Question on the logic behind quantum computing

According to Wikipedia,

"Quantum computing studies theoretical computation systems (quantum computers) that make direct use of quantum-mechanical phenomena, such as superposition and entanglement, to perform operations on data.[1] Quantum computers are different from digital computers based on transistors. Whereas digital computers require data to be encoded into binary digits (bits), each of which is always in one of two definite states (0 or 1), quantum computation uses quantum bits (qubits), which can be in superpositions of states."

Which implies that in a Quantum computer a qubit can have the values 0 and 1 at the same time. With the help from Quantum mechanical phenomena such as entanglement and superposition.

But according to fundamental logic a statement can have only one truth value.

"The truth or falsity of a statement is known as it's truth value. For an expression to be a statement, it is not necessary that we actually know whether it is true or false, but it must clearly be the case that it is one or the other" -Analysis (Steven R.Lay)

With the facts being so, how can quantum computing be possible? Doesn't it violate basic logic? Or am I getting the whole thing wrong?

Also I thought this is the best SE to post my question as SEs regarding computing are not familiar with QM.

• propositional logic is not the only logic around. See for instance en.wikipedia.org/wiki/Fuzzy_logic – user83548 Sep 11 '15 at 17:40
• Part of the confusion may arise from the fact that classical computers are overwhelmingly not being used to express the truth value of logical propositions but they are being used to approximate real numbers with IEEE floating points. While you can use a classical computer to prove logical statements, that's not their main application. Neither will it be the main application of quantum computers. We are still going to be mainly interested in calculating numerical approximations of problems. – CuriousOne Sep 11 '15 at 17:55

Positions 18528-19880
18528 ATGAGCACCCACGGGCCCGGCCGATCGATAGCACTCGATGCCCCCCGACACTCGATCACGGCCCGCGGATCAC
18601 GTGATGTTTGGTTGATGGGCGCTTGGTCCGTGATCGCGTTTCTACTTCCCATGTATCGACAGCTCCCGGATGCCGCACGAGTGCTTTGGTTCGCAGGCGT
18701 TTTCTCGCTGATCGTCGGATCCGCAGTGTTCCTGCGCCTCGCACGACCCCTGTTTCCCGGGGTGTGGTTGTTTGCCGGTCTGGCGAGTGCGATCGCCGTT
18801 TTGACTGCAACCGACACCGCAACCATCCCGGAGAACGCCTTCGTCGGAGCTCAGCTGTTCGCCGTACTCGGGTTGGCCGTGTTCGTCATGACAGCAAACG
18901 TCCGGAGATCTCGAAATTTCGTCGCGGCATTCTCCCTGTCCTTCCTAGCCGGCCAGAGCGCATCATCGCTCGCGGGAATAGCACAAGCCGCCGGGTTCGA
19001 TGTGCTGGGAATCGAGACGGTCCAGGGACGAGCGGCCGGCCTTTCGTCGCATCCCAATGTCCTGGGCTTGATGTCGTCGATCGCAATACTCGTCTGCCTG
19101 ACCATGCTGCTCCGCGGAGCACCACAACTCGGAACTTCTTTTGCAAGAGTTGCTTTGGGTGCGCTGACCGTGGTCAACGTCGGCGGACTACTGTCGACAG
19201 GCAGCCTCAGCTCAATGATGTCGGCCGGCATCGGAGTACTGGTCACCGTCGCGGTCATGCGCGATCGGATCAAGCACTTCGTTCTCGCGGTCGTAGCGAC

• This link may go a long way toward answering your question: cds.cern.ch/record/383367/files/… – Ernie Sep 12 '15 at 0:36
• @Ernie that seems to answer my question. I'll read the whole thing leisurely. Tnx :) – slhulk Sep 12 '15 at 2:42

Before the measurement, however, it gets tricky. In this realm, quantum mechanics breaks logic--in particular, Bell's inequality. Let's say we have three two-valued properties: A, B, and C. We assume their properties are predetermined (even if we can't observe them) and the properties are local, i.e. they do not effect each other. Then the probability $P(X,Y)$ of finding the properties of $X$ identical to the properties of $Y$ is
$$P(A,B)+P(A,C)+P(B,C)\ge 1$$